Symptoms of joint-related TMDs resolve with minimal care . However, symptoms of myogenous TMDs can become chronic because many patients focus less on tightness in the masticatory muscles or on the presence of trigger points, which may also be responsible for their myofascial pain. Patients with chronic myogenous TMDs may have persistent central sensitization and psychological comorbidity that is similar to patients with chronic pain . Therefore, early intervention is needed to reduce muscle tenderness and associated disability. However, few studies have compared the subjective symptoms of TMDs by age group [17–19].
In this study, we aimed to compare self-reported pain intensity, sleeping difficulty, and treatment outcomes of patients with myofascial TMDs among three age groups. We hypothesized that young patients are more likely to have mild symptoms and their symptoms are easy to treat, whereas older patients are more likely to show severe symptoms, which are difficult to treat.
We screened 862 consecutive patients who attended the University of California–San Francisco (UCSF) Center for Orofacial Pain (San Francisco, CA), a public university-based specialty clinic that treats TMD and orofacial pain problems. We used a prospective study approach to examine pretreatment and post-treatment differences in pain intensity and sleeping difficulty in the three age groups. We obtained the necessary data from the patients’ medical records. Ethical considerations were anonymity, privacy, and obtaining informed consent from all patients. The UCSF Committee on Human Research approved this prospective outcome study.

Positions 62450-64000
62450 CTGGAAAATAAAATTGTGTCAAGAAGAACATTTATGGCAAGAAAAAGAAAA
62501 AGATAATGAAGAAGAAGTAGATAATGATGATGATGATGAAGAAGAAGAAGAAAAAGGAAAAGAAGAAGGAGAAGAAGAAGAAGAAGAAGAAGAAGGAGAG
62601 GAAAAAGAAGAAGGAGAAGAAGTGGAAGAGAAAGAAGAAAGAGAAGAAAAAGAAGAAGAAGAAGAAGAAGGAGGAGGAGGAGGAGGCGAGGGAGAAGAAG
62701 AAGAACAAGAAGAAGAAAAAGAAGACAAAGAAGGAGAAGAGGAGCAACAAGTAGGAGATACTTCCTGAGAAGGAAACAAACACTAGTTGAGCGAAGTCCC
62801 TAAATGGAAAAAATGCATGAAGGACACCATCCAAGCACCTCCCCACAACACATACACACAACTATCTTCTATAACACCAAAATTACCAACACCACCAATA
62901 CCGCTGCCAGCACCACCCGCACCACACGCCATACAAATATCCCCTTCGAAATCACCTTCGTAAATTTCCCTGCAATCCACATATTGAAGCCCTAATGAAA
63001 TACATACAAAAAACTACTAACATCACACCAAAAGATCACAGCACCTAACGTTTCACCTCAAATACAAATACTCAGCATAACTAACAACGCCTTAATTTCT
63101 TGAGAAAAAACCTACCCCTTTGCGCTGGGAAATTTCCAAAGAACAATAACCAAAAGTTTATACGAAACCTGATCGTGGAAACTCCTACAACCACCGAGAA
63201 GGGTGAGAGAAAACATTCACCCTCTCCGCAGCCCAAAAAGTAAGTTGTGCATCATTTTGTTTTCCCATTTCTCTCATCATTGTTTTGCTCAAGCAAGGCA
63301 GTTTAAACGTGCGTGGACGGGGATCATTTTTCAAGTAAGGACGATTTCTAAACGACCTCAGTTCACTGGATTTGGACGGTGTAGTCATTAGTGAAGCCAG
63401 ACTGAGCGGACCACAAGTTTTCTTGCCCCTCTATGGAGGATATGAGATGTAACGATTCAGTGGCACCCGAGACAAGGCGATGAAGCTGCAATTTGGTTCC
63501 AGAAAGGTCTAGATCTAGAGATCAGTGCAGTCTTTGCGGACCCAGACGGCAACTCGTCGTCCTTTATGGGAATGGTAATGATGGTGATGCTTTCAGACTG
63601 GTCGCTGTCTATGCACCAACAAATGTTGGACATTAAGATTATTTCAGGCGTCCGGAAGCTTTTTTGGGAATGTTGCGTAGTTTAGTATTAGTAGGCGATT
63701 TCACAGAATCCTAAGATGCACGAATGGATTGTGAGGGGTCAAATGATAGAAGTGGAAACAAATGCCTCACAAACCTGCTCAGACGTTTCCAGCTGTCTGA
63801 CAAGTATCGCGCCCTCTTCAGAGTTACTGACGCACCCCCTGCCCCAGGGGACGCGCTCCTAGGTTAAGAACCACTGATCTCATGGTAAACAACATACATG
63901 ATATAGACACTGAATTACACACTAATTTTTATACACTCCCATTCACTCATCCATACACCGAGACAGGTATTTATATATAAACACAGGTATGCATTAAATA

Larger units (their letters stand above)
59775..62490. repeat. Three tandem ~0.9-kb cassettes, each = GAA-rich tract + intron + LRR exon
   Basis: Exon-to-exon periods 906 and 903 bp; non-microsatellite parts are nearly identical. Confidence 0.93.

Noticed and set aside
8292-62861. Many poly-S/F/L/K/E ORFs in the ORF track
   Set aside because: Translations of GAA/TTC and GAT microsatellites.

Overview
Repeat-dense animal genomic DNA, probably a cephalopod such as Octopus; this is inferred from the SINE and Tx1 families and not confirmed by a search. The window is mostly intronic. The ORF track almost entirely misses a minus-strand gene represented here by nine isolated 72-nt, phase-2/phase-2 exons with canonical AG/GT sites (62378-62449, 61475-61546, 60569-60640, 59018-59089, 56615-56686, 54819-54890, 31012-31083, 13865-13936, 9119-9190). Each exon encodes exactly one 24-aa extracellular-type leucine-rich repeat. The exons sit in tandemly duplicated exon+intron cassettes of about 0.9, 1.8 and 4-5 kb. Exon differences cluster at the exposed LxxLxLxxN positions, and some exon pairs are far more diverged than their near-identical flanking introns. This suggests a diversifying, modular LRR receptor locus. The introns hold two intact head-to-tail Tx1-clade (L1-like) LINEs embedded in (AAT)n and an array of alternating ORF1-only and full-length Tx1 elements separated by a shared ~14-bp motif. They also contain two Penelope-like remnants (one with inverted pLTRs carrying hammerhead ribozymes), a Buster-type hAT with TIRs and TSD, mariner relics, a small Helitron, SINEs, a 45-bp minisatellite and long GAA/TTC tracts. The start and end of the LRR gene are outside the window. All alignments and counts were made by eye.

The patients underwent standardized comprehensive clinical examinations by two examiners who were diplomates of the American Board of Orofacial Pain. The examinations included provocation testing of the TMJs, measurements of the mandibular and cervical ranges of motion, determination of TMJ noise, masticatory and cervical muscle examination, cranial nerve assessment, and intraoral examination. Additional diagnostic tests (i.e., imaging, physical therapy evaluation, and other medical consultation) were performed, if needed.
The RDC/TMD guidelines were followed for classification, based on the primary diagnosis. Patients were excluded if they had neuropathic pain, generalized pain (e.g., fibromyalgia), neurovascular headache (e.g., cluster headache or migraine), or any psychiatric disorder. The RDC/TMD Axis I, Group I.a (i.e., myofascial pain) or Group I.b (i.e., myofascial pain with limited opening) included a painful response to palpation of the following muscle sites: posterior temporalis, middle temporalis, anterior temporalis, origin of the masseter, body of the masseter, insertion of the masseter, posterior mandibular region, submandibular region, lateral pterygoid area, and tendon of the temporalis . Patients with clinical features fulfilling the RDC/TMD Axis I Group I.a or Group I.b criteria were classified as the myofascial pain subgroup and were the focus of this study. This myofascial pain subgroup was stratified according to age: under 20 years (group M1; n = 41); 20–39 years (group M2; n = 62); and 40 years and older (group M3; n = 76).